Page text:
I wrote my first poem at the age of 15. It was a war poem depicting my experiences in the trenches during the first Battle of the Somme. Or, to be more accurate, distilling the experiences of a range of the First World War poets we were studying at the time and then filtering them onto the page via my attempts at jaded profundity within an ABAB rhyme scheme. Shortly after that I performed a similar service for the then very current Beat poets, distilling and then filtering onto the page their accounts of narcotics-fuelled road trips between New York City and San Francisco and the sexual marathons that took place both at either end and in transit. In these early poetic endeavours I was very fortunate to have the patient and forbearing support of my English teacher, the poet Brian Merrikin Hill. He would read these feverish creations carefully and manage through the elegantly tactful manipulation of his critiques to encourage me further whilst suggesting gently that I try to tackle themes a little closer to home.

There’s no doubt in my mind all these years on that without Brian’s gentle, tactful support at that time, my verse-making would have been limited to the hormone-driven years of adolescence. But beyond my own callow attempts at emulating the war poets and the Beats, Brian instilled in me and many of my contemporaries an enduring love of poetry and a recognition of its unique role in the deployment of language beyond all of its semantic and expressive limitations. Everything that I have written in the decades since my five years at Wennington School has sprung from an active taproot running back to that time.

Deriving from that period too is a sense of identity. In an unfussy, unpretentious way, Brian established the status of ‘poet’ as being as legitimate and substantive a self-ascribed status within the arts as ‘painter’ or ‘musician’ or ‘dancer’. For all that those nomenclatures carry with them a set of procedures and disciplines linked with specifically applied skills – the wielding of a paintbrush, the plying of a bow, the bending of the body around the dictates of a musical soundtrack – the fact that all that the poet wielded, plied or bent were the words that are accessible to all of us in no way limited or constrained the poet’s creative role and its potential achievements.

I have always seen these two acquisitions as gifts and I’ve cherished them as such. Their value to me and the particular resonance of that time and place were enhanced greatly in 1986 when I paid a visit to Brian Hill in his little bungalow on the Wennington School estate. Sadly, the school had closed 11 years earlier, but Brian and his family had security of tenure on the house. Before I called round I wandered through the two or three acres of mixed woodland contained within the school grounds and re-visited the three-story sandstone mansion that had housed the main part of the school. And I was, of course, subject to the nostalgia attendant on all such re-visitings. All the agonies of the teenage years notwithstanding, I had enjoyed my five years there and was conscious even as I rejected authority and embraced modish and pretentious rebellion that I was absorbing influences and energies that I would carry forward with me. Brian and I talked subsequently of those years and, generous again, he offered to read anything that might be upcoming in the poetry line.

That visit had the immediate and dynamic effect of coupling the continuing drive to write, manifest up to that point in a largely random and unfocussed form and style, with a new, refined sense of the coalescence of past and present; of the seamlessness of the junction between early emotional experience and the more evolved self. It’s from 1986 that I date the writing of the poetry that has, for me, approached most closely in the product the fulfilment of the process undertaken. And I perceive all of the work that has emerged between that time and up to 2015 as having, for all of its thematic or stylistic disparity, an underlying continuity of intention and purpose.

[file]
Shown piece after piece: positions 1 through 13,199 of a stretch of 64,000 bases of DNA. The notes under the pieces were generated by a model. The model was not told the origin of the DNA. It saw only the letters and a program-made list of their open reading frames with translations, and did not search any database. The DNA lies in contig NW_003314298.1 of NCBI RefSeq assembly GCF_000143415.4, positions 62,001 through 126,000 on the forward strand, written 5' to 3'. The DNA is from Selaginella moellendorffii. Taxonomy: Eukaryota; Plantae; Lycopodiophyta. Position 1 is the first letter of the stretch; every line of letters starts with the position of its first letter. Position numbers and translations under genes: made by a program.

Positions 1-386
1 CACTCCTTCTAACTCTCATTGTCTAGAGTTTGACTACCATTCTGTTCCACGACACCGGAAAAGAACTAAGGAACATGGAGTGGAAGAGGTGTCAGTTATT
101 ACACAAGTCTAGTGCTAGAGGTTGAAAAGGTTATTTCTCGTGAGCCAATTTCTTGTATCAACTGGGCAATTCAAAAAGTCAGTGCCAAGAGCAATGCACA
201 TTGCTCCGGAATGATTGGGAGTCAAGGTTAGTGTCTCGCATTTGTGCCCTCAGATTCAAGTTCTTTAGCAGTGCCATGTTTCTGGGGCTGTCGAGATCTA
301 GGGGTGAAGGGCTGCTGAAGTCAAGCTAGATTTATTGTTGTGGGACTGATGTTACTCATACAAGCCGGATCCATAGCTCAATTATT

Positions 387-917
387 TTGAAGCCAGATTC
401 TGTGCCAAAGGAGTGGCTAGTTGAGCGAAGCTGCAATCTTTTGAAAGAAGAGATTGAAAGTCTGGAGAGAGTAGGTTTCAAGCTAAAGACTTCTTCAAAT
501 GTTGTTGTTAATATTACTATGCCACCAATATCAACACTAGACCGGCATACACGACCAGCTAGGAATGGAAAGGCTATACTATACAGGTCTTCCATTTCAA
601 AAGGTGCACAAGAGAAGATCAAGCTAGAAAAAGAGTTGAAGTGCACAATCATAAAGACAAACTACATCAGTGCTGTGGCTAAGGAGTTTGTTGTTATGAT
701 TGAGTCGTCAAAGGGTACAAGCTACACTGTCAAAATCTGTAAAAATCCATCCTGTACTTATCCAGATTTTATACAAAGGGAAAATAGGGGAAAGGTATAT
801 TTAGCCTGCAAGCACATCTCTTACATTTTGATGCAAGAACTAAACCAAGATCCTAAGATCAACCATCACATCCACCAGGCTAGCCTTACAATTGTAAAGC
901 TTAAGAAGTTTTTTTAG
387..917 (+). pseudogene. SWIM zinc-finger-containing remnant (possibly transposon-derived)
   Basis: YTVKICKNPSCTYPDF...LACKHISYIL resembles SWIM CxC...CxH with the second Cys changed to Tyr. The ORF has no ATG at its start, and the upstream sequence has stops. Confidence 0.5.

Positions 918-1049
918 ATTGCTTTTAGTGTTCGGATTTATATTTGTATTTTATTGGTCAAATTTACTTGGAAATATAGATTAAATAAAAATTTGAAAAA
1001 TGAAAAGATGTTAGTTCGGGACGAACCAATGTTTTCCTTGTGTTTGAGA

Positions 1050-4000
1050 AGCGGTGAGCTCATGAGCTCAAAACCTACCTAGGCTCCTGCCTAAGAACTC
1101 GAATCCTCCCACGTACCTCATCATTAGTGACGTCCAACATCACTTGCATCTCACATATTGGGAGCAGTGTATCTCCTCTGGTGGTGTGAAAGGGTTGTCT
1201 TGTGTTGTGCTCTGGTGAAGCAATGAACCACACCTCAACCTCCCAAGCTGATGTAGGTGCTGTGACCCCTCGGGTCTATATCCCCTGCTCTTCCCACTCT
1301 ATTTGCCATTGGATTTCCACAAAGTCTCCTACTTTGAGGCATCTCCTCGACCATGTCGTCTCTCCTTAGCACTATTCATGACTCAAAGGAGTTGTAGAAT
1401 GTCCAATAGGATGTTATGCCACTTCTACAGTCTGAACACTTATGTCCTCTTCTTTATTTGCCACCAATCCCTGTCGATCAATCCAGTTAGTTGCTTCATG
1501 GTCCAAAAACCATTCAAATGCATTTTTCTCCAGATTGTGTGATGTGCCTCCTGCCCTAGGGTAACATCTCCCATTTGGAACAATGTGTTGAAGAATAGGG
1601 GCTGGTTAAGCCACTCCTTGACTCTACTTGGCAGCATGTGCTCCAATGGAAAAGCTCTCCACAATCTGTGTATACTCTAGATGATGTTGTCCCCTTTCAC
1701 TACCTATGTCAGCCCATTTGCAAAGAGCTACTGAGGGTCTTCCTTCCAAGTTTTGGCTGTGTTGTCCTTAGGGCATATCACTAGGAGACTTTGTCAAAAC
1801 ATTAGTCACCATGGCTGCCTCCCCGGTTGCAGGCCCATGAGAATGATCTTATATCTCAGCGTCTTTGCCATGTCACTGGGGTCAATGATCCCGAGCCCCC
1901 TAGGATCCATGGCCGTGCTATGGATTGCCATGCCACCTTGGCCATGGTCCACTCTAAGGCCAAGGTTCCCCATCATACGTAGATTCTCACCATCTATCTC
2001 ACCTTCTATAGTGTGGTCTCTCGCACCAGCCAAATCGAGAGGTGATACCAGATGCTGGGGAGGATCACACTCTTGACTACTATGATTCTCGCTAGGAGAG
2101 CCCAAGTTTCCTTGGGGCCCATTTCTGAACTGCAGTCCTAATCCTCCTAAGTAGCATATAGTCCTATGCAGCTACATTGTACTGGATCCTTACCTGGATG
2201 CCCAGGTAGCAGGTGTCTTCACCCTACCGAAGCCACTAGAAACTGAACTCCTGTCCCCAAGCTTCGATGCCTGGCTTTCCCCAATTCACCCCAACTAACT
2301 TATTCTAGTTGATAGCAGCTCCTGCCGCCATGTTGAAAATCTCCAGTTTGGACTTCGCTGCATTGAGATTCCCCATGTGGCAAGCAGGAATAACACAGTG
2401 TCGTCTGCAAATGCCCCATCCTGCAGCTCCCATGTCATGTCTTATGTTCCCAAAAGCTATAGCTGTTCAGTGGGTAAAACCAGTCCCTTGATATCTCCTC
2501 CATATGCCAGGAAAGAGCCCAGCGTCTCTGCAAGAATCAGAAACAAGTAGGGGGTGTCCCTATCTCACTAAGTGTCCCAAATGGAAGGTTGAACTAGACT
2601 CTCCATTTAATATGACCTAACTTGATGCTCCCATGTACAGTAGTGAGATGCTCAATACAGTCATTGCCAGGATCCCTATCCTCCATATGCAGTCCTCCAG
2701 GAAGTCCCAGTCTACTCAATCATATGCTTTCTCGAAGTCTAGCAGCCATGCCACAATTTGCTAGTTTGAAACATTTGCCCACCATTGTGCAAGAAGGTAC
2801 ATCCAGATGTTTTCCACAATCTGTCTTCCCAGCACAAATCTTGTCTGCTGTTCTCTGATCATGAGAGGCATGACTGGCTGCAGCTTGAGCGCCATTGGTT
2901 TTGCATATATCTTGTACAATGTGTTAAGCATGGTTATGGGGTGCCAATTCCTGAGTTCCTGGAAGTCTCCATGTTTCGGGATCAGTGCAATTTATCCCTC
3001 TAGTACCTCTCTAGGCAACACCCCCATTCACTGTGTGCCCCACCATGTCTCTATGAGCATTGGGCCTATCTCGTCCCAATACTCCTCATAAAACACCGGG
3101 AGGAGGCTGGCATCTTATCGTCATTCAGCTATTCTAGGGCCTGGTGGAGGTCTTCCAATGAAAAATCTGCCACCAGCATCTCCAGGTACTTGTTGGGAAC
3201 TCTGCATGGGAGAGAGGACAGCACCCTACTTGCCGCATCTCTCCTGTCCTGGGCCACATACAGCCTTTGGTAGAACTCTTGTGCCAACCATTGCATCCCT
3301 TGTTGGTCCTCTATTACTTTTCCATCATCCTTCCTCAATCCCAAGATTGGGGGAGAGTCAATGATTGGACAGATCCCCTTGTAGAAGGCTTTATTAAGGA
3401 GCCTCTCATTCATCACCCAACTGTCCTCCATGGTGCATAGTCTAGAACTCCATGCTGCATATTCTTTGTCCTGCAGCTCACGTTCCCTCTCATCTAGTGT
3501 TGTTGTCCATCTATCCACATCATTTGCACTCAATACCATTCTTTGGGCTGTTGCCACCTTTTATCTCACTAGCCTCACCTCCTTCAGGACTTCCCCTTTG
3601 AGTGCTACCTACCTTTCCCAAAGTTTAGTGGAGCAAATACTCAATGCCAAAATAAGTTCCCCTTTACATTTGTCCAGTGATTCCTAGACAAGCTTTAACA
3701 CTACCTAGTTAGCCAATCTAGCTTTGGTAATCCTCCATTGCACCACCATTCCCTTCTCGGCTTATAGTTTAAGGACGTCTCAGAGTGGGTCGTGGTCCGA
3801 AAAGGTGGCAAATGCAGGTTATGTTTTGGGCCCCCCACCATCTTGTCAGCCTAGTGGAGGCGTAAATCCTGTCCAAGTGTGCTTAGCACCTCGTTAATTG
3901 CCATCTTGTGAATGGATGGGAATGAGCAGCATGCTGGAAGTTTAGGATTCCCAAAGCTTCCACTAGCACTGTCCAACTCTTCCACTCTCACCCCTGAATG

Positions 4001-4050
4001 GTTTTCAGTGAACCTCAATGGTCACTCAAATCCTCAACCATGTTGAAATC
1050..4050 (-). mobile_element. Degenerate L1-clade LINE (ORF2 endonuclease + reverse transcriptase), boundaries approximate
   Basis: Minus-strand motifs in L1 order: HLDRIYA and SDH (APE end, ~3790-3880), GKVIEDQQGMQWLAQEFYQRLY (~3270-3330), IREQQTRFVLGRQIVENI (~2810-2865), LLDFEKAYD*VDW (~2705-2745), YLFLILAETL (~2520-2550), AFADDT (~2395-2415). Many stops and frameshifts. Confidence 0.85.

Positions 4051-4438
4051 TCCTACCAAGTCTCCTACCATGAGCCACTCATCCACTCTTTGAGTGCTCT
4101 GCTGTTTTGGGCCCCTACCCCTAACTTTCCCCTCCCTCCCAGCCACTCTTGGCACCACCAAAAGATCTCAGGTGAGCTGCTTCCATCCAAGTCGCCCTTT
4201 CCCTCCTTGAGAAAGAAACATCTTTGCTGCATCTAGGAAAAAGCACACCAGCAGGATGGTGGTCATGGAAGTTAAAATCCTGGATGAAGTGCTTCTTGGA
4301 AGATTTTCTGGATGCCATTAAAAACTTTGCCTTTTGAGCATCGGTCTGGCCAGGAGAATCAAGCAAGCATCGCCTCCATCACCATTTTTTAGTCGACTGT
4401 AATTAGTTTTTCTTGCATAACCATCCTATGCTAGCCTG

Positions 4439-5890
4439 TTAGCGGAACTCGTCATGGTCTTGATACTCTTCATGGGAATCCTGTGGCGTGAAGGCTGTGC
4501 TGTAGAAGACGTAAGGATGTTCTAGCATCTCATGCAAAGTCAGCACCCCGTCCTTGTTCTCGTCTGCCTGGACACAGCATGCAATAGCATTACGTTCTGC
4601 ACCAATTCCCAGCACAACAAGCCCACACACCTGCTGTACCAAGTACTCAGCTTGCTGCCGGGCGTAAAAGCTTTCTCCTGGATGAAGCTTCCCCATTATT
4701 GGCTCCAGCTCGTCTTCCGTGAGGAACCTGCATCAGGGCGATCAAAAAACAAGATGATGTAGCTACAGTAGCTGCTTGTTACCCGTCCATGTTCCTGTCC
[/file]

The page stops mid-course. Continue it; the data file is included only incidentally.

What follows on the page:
But it was in 2015 that I stopped writing poetry. I’d had fallow periods within the nearly 30 years between those two key dates. But during them I retained a constant sense of a conduit to the place of creativity remaining open. It was always more a case of the need to draw breath, to recharge the batteries that powered the familiar procedures that would draw a poem up from inchoate, pre-verbal form into language. And always that charge did build up and I each time resumed the process.

But somehow I knew from the start of this particular cessation of activity that it was qualitatively different. That conduit was closed; no current fed the batteries; not a phrase or a word floated into being. The silence was total and it consumed all the familiar territories within which a poem would grow from a nascent whisper to its final crafted form. And so it is now: I can read and recognise and appreciate, but I can’t write. I feel the loss more keenly than I can say. It’s like the dysphonia that robs the singer of the power to sing: I feel all the need, the urgency, to transform the winds and currents that still arise regularly into the form that once defined my creativity, but I can’t utter a note. I’ve tried all manner of strategies, either to re-open that conduit or to find a new route down to the old, familiar place, but I’m denied access.

Two activities help to dull the edge of the feeling of abandonment – teaching and music. The former absorbs time, provides a sense of purpose and allows for a level of generative activity. The latter caters – unstintingly so far, thank God – for the other area of creative activity that has sustained me through the years. But neither of them compensates for the withdrawal of the exclusively personal, self-contained creativity that’s afforded by poetry. Maybe it will return as unaccountably as it departed. But until that event (and how I have tried to avoid the upcoming loaded word with its overtones of circumstantial melodrama!) I have to sustain what amounts to a feeling of bereavement whereby my sense of self is irremediably damaged. Life goes on; laughter prevails; I get up in the morning and go to work with a will. But poetry – the writing of it, the sharing of it with fellow poets, the reading of it out loud – is conspicuous by its entire absence and I wish daily that this were not the case.

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Updates to Dick Jones, the Basement Tapes are suspended until I can access the files currently trapped within my old, now buggered iMac. Back soon…

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The relentless pursuit of musical immortality through the ’70s and ’80s continues shortly…